Jun 4, 2009, 7:46 AM
The amendment of the Motor Traffic Act by the National Assembly could not have come at a better time than now as the country has experienced a lot of fatal road accidents.
We agree with the Secretary of State for the Interior that there has been an increase in the number of vehicles and persons involved in road traffic accidents which are often ghastly or fatal, most especially in the Greater Banjul Area.
With the rate of accidents on our roads on the rise, the Department of State for the Interior has taken issues upon itself to come up with the bill to curb the increasing number of accidents in the country.
The Act now prohibits the use of mobile phones while driving in traffic and driving in traffic without a seat belt.
Consequently, any person who contravenes the use of mobile phone while driving shall be guilty of an offence and upon conviction shall be liable to a fine of not less than D2, 500. On the other hand, there is a fine of D1,000 and not more than D1, 500 for any person who contravenes the mandatory use of seat belt provision.
But we disagree with the provision of the bill that allows the use of hand-free phones while driving. We insist that there should be a total ban on phone use while driving, whether hands-free or not. It is our view that though the hands matter when driving, it is the state of the mind of a driver when he is behind the wheel that counts most. If he or she loses concentration due to a phone conversation, hands-free or not, an accident could result.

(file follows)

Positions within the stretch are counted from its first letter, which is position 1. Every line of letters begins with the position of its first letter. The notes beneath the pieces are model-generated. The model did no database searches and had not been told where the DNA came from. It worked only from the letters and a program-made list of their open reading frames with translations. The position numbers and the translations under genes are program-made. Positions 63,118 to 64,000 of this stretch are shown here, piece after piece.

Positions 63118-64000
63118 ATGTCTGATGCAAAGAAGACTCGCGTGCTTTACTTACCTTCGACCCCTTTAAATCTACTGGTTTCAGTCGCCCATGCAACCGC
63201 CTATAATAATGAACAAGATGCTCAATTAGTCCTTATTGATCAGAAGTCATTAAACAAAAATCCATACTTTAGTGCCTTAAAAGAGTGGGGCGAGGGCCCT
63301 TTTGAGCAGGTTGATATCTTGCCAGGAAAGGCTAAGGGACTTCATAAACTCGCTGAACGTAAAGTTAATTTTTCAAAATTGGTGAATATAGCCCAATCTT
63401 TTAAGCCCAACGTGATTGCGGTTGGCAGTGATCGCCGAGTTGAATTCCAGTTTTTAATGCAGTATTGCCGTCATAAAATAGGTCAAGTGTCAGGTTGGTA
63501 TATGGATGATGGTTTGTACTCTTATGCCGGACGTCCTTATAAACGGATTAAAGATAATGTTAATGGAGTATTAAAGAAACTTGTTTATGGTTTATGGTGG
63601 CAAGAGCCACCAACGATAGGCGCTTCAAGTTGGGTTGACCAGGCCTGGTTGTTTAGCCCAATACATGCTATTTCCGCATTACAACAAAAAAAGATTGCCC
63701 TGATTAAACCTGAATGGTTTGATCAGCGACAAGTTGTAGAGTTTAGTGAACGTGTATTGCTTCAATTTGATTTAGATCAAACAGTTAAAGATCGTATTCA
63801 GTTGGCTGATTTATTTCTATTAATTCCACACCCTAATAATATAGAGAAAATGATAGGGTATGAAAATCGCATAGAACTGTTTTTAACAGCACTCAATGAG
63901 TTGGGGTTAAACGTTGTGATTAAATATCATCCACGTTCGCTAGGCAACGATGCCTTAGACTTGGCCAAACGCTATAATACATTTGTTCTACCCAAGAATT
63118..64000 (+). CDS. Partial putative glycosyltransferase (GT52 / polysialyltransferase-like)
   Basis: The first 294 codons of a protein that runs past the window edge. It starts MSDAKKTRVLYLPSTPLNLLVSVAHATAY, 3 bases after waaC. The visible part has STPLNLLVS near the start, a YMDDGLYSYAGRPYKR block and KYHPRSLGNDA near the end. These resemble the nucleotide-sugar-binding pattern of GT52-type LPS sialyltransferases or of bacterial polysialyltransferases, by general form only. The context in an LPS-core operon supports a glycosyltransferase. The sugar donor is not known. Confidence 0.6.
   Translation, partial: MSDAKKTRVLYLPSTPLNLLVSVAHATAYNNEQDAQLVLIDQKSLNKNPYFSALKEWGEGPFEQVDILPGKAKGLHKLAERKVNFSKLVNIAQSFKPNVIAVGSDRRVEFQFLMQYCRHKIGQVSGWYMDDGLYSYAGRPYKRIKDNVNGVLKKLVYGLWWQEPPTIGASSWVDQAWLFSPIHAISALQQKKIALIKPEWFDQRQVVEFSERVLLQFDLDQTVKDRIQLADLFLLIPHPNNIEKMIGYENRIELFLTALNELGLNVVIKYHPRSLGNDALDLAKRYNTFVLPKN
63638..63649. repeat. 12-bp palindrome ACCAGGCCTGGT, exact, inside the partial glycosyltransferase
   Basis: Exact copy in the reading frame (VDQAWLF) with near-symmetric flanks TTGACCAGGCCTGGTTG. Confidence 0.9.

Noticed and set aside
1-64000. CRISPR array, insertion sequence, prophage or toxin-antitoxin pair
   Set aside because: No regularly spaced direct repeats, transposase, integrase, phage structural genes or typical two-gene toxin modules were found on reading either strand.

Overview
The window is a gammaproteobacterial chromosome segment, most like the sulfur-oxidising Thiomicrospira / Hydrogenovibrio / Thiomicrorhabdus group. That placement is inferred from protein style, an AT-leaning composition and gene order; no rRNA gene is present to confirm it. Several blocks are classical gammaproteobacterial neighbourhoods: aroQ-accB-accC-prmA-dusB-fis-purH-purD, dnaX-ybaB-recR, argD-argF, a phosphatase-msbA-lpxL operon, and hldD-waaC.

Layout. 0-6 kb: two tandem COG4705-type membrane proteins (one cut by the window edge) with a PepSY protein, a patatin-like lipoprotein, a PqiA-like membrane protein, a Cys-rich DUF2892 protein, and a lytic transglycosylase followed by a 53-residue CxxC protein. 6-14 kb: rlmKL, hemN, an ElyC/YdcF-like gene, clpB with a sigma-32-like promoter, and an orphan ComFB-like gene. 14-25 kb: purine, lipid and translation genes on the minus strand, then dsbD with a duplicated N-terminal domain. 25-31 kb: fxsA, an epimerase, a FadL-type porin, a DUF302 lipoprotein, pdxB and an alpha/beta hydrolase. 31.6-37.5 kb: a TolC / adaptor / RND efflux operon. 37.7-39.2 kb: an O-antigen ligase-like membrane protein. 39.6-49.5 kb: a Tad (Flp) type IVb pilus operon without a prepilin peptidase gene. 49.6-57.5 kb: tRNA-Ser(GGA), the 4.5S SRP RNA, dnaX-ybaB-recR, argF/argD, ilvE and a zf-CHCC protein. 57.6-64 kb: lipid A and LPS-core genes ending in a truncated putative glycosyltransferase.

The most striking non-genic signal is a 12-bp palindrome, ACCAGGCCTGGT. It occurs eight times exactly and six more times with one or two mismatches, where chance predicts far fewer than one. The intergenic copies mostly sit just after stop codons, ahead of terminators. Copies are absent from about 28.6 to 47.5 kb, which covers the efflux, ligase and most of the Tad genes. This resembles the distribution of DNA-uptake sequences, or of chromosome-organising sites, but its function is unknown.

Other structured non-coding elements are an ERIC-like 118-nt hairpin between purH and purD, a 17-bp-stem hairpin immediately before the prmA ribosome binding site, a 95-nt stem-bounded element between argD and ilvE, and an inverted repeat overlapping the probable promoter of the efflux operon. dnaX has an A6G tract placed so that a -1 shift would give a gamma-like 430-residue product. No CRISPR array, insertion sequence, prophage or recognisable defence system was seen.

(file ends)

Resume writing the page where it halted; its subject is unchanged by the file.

The next step is for the Department of State for the Interior, together with the Department of State for Communication, Information and Technology, to launch a massive publicity campaign to raise public awareness. This can be done through the mass media - radio, television, and newspapers. They can also use posters and billboards. And more than that, the publicity should also be done in the local languages so that it could have more reach and a greater impact.
At the core of the campaign is the point that the general public should also understand that the law is not out to victimise anyone. By contrast, it is meant to protect and safeguard everybody.
"To pass a law and not to have it enforced is to authorised the very thing you wish to prohibit."